As governments around the world grapple with how to fairly allocate COVID-19 vaccines for maximum protection against the pandemic, an international research team [including Dr. Maxwell Smith] proposes that existing human rights law should act as a guide for politicians and policymakers.
Join the Pitt Global Hub for a special panel discussion in honor of International Womxn’s Day 2021. Our panelists will speak about the topic of “justice” in the current socio-political climate, covering issues such as the COVID-19 pandemic, anti-Blackness, fascism, socio-political unrest, and more from an intersectional feminist perspective. Panelists will speak from their personal experiences in addition to their research expertise in regions around the world.
Call for papers: We are coordinating a special issue on “Public Health & Digital Technologies during a Pandemic”in the International Journal of Environmental Research and Public Health. Topic areas are detailed in this call for papers. Submission Deadline: June 15, 2021.
Connect with community leaders & decision-makers: We are meeting with researchers working on COVID-related projects to identify opportunities for co-producing knowledge mobilization experiences. Connect with us to learn more here.
As we enter the second year of pandemic response, researchers are vital in helping us learn in real-time. You can learn more about both opportunities in our latest blog post.
The second event in the Big Data at the Margins series examines how the digitization and datafication of the criminal Justice system has intersected with the development and deployment of AI-driven technologies like facial recognition and predictive policing. Police forces in Canada have been eager to use facial recognition to identify and arrest, raising major concerns surrounding data privacy and the civil rights of the accused. Civil society activists ranging from the Water Protectors of Standing Rock to the Black Lives Matter activists of this past summer’s uprisings against policy brutality and the carceral have been similarly targeted for FRT surveillance by law enforcement authorities. And algorithms used in the US criminal justice system to predict recidivism have drawn international condemnation for their potential for bias against Black defendants. This intensification of policing via digital tools has been met by stiff resistance by communities across North America, calling not only for many of these technologies to be banned, but also for the broader dismantling of the irredeemably racist elements of the carceral state.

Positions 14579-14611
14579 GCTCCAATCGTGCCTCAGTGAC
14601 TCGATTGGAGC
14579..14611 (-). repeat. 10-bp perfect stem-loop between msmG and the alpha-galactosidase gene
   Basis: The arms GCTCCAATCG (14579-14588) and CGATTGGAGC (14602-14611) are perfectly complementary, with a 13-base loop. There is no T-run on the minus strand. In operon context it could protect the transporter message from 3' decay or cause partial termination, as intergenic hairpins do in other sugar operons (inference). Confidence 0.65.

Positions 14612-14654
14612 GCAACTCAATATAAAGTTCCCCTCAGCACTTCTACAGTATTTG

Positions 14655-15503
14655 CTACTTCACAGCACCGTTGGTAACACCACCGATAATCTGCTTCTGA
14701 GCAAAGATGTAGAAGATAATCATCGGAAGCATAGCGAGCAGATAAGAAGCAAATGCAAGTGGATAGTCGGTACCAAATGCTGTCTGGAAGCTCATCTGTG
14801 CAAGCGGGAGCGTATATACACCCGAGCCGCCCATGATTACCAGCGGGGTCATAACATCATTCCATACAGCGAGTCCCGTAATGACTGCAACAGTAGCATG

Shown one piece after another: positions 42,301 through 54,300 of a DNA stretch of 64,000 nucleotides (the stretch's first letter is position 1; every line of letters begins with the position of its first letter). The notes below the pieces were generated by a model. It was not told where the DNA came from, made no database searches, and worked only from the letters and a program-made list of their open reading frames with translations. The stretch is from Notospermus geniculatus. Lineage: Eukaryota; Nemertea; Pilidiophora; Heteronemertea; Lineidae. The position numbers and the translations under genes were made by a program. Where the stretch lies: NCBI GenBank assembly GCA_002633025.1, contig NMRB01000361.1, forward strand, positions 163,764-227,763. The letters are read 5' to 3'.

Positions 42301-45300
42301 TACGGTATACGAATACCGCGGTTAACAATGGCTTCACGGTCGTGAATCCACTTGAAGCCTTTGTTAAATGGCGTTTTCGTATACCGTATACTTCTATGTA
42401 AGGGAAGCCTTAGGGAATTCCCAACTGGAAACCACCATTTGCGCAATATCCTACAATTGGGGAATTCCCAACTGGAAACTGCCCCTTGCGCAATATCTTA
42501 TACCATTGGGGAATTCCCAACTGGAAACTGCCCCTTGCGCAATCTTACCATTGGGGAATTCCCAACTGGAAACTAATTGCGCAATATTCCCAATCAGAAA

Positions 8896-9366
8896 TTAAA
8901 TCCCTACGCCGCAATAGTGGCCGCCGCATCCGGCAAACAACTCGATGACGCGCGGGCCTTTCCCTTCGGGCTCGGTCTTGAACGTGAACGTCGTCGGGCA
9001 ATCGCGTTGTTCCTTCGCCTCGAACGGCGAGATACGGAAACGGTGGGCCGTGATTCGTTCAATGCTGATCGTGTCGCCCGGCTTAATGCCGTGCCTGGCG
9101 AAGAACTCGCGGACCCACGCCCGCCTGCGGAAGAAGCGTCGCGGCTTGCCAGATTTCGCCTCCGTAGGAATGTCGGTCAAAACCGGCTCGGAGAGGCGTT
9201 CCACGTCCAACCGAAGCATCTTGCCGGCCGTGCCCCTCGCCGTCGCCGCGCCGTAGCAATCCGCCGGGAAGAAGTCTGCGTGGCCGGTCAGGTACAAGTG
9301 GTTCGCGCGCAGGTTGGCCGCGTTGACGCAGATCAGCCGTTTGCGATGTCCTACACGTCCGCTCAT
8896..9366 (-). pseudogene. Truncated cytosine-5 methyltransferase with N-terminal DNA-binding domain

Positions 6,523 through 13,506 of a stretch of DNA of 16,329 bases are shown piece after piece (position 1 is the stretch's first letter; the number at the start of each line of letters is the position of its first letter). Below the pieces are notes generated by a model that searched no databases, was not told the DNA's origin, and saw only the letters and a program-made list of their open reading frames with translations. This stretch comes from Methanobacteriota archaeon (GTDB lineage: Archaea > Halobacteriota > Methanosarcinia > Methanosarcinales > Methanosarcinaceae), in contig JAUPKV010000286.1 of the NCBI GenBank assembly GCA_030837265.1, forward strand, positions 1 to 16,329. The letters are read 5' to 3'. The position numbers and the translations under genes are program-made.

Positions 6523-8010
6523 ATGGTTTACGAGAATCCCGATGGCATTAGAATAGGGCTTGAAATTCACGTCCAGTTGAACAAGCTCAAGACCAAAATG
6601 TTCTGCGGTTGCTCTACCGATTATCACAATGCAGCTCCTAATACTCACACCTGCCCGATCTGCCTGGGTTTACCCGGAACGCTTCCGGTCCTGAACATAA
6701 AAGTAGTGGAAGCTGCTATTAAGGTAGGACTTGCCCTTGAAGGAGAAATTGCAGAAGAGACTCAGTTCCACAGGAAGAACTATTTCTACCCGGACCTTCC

Recently, the term decolonization has become widespread. Yet, with its widespread use, there is a worry that the term has been simplified and diluted, devoid of critical examination, introspection and discomfort. In fact, using decolonization as a metaphor can result in evasive practices focused on absolving settler guilt, rather than repatriation. The central questions we wish to interrogate are: Who can speak of decolonization? How do we view decolonization as a constant framework of unlearning and learning? How can we create community spaces for the necessary discomfort and interrogative process that decolonization requires?